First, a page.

Dr. Bilal Ansari Writes Chapter for Postcolonial Critique of Spiritual Care | Hartford Seminary

Dr. Bilal Ansari Writes Chapter for Postcolonial Critique of Spiritual Care

Picture of African-American man with friendly smile in Islamic dress

Bilal Ansari, Faculty Associate in Muslim Pastoral Theology, has written a chapter for an anthology described as a “postcolonial critique of spiritual care.”

Postcolonial Images of Spiritual Care: Challenges of Care in a Neoliberal Age, published by Pickwick Publications, is about “caring for all persons as a part of the revolutionary struggle against colonialism in its many forms.”

Dr. Ansari describes his chapter on Muslim Pastoral Theology as “a brief introduction to my scholarship and social justice work.”

The book overall looks are the ways “in which different forms of oppression, injustice, and violence in the world today are traceable to the legacy and continuing effects of colonialism.”

Authors of diverse ethnic identities, faiths, cultural traditions, gender, and sexual orientations are represented. As such, it “highlights the plurality of voices and concerns that have been overlooked or obscured because of the politics of race, religion, sexuality, nationalism, and other structures of power that have shaped what discursive spiritual care entails today.”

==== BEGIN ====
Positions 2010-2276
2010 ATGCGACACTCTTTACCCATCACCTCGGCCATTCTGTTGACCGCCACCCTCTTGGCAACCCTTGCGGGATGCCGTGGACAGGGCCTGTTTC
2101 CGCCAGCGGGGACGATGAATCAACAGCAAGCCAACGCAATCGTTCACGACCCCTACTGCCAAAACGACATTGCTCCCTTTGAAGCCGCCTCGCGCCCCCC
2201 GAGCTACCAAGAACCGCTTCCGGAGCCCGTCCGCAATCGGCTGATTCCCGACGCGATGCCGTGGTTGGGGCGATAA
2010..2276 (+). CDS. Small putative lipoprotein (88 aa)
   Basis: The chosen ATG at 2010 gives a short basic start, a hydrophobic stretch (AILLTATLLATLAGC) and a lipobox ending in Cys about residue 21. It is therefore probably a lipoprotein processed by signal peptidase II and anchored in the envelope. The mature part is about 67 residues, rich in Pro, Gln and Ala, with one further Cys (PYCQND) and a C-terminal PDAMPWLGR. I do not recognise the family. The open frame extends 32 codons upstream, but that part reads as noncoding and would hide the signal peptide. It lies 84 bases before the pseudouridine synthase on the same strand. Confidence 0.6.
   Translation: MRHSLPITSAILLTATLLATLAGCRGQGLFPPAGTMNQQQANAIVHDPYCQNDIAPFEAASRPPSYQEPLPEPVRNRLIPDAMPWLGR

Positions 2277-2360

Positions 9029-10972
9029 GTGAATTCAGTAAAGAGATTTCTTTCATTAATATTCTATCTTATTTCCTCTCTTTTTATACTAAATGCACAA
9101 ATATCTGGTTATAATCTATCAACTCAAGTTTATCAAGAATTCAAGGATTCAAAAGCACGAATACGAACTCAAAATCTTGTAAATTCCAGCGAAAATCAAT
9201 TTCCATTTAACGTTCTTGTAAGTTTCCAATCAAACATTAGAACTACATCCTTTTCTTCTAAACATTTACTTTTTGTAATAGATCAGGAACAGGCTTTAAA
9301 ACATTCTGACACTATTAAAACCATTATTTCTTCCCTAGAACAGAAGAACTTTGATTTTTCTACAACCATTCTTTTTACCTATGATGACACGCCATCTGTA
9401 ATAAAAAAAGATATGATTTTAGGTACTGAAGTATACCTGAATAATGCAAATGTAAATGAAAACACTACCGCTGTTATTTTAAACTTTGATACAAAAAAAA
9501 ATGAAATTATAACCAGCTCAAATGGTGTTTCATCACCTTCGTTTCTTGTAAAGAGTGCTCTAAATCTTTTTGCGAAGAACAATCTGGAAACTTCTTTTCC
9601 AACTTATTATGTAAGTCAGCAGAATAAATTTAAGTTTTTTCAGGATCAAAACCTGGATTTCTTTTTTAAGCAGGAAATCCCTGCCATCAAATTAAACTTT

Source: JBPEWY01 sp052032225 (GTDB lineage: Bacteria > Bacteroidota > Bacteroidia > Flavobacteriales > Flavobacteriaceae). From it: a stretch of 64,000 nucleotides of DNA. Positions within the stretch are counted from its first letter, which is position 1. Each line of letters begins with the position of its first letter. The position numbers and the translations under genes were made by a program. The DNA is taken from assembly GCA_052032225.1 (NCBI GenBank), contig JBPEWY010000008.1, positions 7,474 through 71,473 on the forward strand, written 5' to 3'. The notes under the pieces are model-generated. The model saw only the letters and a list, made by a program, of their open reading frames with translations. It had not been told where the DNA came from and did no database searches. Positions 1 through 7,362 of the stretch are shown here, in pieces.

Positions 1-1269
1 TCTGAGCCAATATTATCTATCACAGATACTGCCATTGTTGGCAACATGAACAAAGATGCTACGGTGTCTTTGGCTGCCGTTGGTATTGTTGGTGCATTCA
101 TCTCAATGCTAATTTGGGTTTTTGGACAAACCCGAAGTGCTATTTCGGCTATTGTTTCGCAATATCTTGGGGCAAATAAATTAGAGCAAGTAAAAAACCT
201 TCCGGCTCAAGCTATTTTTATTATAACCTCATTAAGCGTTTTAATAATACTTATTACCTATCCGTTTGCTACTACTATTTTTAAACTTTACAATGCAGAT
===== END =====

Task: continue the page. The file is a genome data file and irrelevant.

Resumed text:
An editorial review by Phillis Isabella Sheppard, Interim Associate Dean for Academic Affairs and Associate Professor of Religion, Psychology, and Culture at Vanderbilt Divinity School and Graduate Department of Religion, says:

Postcolonial Images of Spiritual Care is a volume sorely needed. Spiritual care in the last twenty years has more often than not been commodified as part of the capitalist project. As such, the liberation of humans from systemic suffering has been, at best, peripheral. Postcolonial Images of Spiritual Care redefines the practice of spiritual care by exposing the legacy of colonial aims and offering images of spiritual care wherein person, systems, and communities are inextricably linked and, therefore, the heart of postcolonial care.”

Congratulations, Bilal!

 

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